Discursive Theories of Organizational Power

Despite a growing body of literature, organizational discourse remains, at best, a nascent field in organization studies. While there has been much work done, there is still little agreement on the theoretical and methodological foundations of the field. At the same time, it is an area that has great potential for exploring power in organizations. A discourse analytic approach combines an explanation for the mechanisms through which reality is constituted with an explicit sensitivity to power (at least if we adopt a more critical perspective). The developing discourse analytic in organization studies therefore remains one of the most interesting developments in terms of understanding power in organizations, although much work remains to be done both in terms of developing the methodology and in terms of extending the empirical topics on which it has been applied.

Figure 10.2 The mutually constitutive relation between discourse and power (adapted from Hardy and Phillips 2004)

Our view of the relation between discourse and power in organizations is shown in Figure 10.2. In the figure, the complex interaction between discourses and sys- tems of power is shown in the mutually constitutive links between power relations and discourse. But these relations are not direct. The distribution of power funda- mentally shapes the way texts are produced and disseminated; who can produce what texts in what way is conditioned by patterns of resources, legitimacy and the like. The nature of the texts produced both maintains and changes the discourse, leading to either stability or change. The collection of texts determines the system of concepts, objects, and subject positions that are constituted by discourse at a particular moment. The system of concepts, objects, and subject positions consti- tutes the relations of power that characterize the organization – and we have come full circle. This complex mutually constitutive relationship lies at the heart of the discourse analytic of power we have been exploring in this chapter.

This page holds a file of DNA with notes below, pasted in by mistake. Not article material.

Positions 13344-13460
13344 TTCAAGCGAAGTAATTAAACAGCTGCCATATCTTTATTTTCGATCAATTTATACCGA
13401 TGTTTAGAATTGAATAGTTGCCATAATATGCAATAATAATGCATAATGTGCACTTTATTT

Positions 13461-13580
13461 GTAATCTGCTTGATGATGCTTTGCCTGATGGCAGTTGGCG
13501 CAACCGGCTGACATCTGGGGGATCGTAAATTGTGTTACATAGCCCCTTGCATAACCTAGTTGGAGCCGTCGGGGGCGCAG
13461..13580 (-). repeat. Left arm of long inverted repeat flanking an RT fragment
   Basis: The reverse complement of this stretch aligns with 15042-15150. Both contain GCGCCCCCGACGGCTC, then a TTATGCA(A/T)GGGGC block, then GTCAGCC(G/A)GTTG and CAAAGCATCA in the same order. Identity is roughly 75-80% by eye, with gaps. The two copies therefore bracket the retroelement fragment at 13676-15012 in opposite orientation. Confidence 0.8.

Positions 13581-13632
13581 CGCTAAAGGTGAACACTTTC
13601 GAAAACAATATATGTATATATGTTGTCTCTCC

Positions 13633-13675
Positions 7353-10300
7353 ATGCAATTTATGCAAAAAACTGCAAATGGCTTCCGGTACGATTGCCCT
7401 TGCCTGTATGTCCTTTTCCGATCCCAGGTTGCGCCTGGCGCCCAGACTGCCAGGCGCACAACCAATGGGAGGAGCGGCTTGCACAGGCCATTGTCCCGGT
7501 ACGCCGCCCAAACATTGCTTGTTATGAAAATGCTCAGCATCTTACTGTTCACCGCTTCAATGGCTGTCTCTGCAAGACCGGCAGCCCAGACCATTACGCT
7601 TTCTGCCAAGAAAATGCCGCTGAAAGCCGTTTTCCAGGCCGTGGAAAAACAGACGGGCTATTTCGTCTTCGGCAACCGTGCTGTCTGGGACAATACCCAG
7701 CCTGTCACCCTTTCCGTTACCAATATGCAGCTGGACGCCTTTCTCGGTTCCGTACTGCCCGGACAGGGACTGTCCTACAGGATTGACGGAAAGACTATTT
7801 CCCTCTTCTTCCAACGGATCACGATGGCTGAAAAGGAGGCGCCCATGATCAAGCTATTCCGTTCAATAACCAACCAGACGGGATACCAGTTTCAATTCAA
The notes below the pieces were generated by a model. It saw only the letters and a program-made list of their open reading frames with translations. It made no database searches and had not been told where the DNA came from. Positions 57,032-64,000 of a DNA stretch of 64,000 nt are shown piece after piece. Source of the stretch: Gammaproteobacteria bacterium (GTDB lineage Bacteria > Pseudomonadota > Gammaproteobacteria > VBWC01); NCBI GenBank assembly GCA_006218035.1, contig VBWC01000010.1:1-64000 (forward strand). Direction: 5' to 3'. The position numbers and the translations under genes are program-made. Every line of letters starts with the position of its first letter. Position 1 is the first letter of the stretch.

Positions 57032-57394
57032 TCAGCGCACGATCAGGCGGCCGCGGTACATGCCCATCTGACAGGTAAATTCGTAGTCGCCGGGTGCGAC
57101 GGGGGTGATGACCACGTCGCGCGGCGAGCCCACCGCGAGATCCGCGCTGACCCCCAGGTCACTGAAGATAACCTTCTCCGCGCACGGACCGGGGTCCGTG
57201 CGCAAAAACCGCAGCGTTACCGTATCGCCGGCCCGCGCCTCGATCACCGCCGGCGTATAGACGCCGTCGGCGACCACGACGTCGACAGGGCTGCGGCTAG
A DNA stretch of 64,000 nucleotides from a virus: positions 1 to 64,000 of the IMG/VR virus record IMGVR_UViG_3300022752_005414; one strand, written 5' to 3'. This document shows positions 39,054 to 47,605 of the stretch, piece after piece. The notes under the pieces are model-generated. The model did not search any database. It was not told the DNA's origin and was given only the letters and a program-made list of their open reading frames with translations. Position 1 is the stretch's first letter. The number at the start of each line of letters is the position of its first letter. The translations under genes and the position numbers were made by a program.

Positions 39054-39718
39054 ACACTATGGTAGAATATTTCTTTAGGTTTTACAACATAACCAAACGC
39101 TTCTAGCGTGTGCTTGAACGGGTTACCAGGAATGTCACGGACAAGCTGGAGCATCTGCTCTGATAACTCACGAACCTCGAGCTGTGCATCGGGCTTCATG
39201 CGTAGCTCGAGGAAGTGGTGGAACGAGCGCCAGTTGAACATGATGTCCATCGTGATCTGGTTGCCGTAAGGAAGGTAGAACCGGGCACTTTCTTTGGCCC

The critical power of discourse analysis lies in the tensions between discourse and the linguistic and textual elements of which it is composed, and between discourse and the social world it constitutes. It is this combination that allows the connection to be made between micro-practices in organizations and the intra- and inter-organizational discourses that constitute the building blocks of organizations. While this is the real strength of discourse analysis it is also the source of the great- est challenge. Discourse analytic studies in the main focus either on the nature of the texts that make up the discourse, with only a limited discussion of the relation between the discourse and the social world it helps to constitute, or on the relation between the discourse and the social world while only dealing with the texts that make up the discourse in a cursory way. There is, therefore, a tremendous opportu- nity to expand and develop discourse analysis as a method by moving towards a more balanced approach to connecting social context to micro-practices through discourse analysis. Creating more balance between the three elements of discourse analysis will provide much more analytic power but also demands significant inno- vation in methods of data collection, analysis and theoretical discussion.